Monday, March 9, 2009

Incomplete Math Worksheets May Indicate Learning-Related Visual Issues

Many elementary school math worksheets and tests contain a single sheet of problems arranged in rows and columns. It makes sense. More problems fit on the same page so you save paper. The problems can be solved by working directly on the sheet showing their carries and borrows so that the teacher can easily see if the student knows the concepts and if they deserve partial credit if they got the answer wrong.

But, students whose learning-related visual skills are challenged by ocular motility deficits of either their saccadic or pursuits eye movements may have a very difficult time completing the assignment. Since these students have not yet developed adequate automatic control of their eye muscles (there are six muscles connected to each eye), they may not be able to hold a visual fixation on a single math problem long enough to find it in the first place. So, the paper they turn in may look like a piece of Swiss cheese because so many problems are left undone. In addition, for the same visual reason, these students may start to answer one problem, look away for a second (perhaps to look up while thinking or trying to remember the math fact) and be unable to find the problem again. So the answer to one problem may be written on a different problem nearby.

So, after attacking all the problems (not really) that they perceive, the students assume that they have completed the work and hand it in. "You didn't do all the problems," says the teacher (probably for the 50 thousand time since the year started), surprising and frustrating the student who really really tried. "Go back and finish the paper." A few minutes later, the student returns, again thinking that the whole assignment is done. A few more problems may be, but there are still many left undone, leaving "holes" on the worksheet. Yet, if the teacher points to a problem while the student completes it, or assesses the students' learning another way, these students may be able to show mastery of the mathematical skills that the worksheet was meant to assess.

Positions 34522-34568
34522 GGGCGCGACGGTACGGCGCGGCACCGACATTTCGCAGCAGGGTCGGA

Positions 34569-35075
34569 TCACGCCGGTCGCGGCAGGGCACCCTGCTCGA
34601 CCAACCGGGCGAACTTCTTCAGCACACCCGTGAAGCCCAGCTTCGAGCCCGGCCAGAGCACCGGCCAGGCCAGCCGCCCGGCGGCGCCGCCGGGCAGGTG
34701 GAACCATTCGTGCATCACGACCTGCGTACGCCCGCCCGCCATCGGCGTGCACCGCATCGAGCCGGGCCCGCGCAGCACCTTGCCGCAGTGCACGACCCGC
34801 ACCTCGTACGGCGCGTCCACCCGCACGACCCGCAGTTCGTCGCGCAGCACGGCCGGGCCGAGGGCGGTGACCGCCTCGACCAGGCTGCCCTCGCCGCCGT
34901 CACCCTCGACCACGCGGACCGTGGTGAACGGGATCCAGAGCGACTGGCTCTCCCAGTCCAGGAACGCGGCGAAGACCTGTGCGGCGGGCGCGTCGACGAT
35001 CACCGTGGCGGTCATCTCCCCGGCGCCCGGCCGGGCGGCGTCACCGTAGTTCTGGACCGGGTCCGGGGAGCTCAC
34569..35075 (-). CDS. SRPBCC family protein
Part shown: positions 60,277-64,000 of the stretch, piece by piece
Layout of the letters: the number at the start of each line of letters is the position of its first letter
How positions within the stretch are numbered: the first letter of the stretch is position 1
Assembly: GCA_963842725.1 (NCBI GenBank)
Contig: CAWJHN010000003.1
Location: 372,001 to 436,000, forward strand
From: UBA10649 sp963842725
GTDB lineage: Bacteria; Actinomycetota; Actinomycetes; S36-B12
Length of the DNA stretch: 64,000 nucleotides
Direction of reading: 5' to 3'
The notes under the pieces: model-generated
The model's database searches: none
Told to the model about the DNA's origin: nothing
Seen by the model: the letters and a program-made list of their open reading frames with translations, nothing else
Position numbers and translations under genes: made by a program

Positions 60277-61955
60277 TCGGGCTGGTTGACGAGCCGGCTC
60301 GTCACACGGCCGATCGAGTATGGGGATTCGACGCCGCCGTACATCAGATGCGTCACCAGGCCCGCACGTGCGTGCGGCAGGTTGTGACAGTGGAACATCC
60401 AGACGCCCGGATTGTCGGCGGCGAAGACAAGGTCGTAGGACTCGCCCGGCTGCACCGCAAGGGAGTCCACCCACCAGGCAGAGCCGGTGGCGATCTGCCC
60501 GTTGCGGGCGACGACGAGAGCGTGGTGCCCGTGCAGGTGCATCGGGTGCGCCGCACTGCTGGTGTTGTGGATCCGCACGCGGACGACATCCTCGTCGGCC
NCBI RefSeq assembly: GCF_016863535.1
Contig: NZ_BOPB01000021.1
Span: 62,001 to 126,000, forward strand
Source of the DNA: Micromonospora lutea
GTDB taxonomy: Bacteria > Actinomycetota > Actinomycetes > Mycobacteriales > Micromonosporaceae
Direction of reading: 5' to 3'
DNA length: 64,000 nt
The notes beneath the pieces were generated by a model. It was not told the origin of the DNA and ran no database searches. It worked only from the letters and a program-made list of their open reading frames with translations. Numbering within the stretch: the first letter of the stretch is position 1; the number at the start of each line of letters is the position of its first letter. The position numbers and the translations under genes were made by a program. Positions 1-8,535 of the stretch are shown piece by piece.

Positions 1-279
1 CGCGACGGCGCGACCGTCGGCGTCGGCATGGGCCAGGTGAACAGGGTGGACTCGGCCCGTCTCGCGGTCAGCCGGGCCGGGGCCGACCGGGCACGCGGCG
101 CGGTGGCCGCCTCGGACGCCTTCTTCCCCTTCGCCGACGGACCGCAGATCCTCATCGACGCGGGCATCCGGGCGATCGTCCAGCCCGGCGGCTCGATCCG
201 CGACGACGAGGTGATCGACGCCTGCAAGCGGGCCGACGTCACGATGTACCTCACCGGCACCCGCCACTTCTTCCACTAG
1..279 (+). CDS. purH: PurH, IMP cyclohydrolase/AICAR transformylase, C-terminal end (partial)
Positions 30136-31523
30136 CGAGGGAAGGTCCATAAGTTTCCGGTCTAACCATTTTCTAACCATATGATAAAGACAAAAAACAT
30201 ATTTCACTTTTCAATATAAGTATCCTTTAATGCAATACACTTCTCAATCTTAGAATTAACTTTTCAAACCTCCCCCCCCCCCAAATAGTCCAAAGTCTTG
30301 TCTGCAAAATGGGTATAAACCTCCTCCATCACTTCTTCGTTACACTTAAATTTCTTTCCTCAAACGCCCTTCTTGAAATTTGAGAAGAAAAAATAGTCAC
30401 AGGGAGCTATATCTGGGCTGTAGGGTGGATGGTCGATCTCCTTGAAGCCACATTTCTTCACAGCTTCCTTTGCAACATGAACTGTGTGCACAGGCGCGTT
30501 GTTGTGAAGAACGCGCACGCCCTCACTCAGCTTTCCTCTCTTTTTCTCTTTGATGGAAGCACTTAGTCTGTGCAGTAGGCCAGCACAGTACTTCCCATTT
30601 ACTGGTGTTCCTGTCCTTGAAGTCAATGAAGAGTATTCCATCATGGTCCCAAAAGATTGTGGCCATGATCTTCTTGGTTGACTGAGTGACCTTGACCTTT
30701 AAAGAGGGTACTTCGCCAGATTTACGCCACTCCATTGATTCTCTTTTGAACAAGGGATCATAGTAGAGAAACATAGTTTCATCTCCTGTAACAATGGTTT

It isn't that they do not understand how to solve the arithmetic. It could be that they have deficits of their eye movements. They probably are the same students who lose their place when reading, skip little words, and find paper and pencil tasks laborious, frustrating, and terribly time consuming. But, they are obviously intelligent, articulate, and engaged when the learning is delivered and assessed without a need for reading and writing.

These students do not have to spend 12 years of their lives being frustrated and feeling a sense of failure. Recommend that they see a developmental optometrist for a complete binocular vision examination. Then, follow up with in-office vision therapy if it is indicated.

In addition, these students may be assisted to improve their eye muscle control with the activities in the first (Purple Book) of the Eye Can Too! Read series. While the activities are designed with the home school context in mind, many of them are appropriate for use in the regular elementary school classroom. They each serve an academic as well as a visual objective and come with suggestions for what to do when you observe certain behaviors as your students do the activities.

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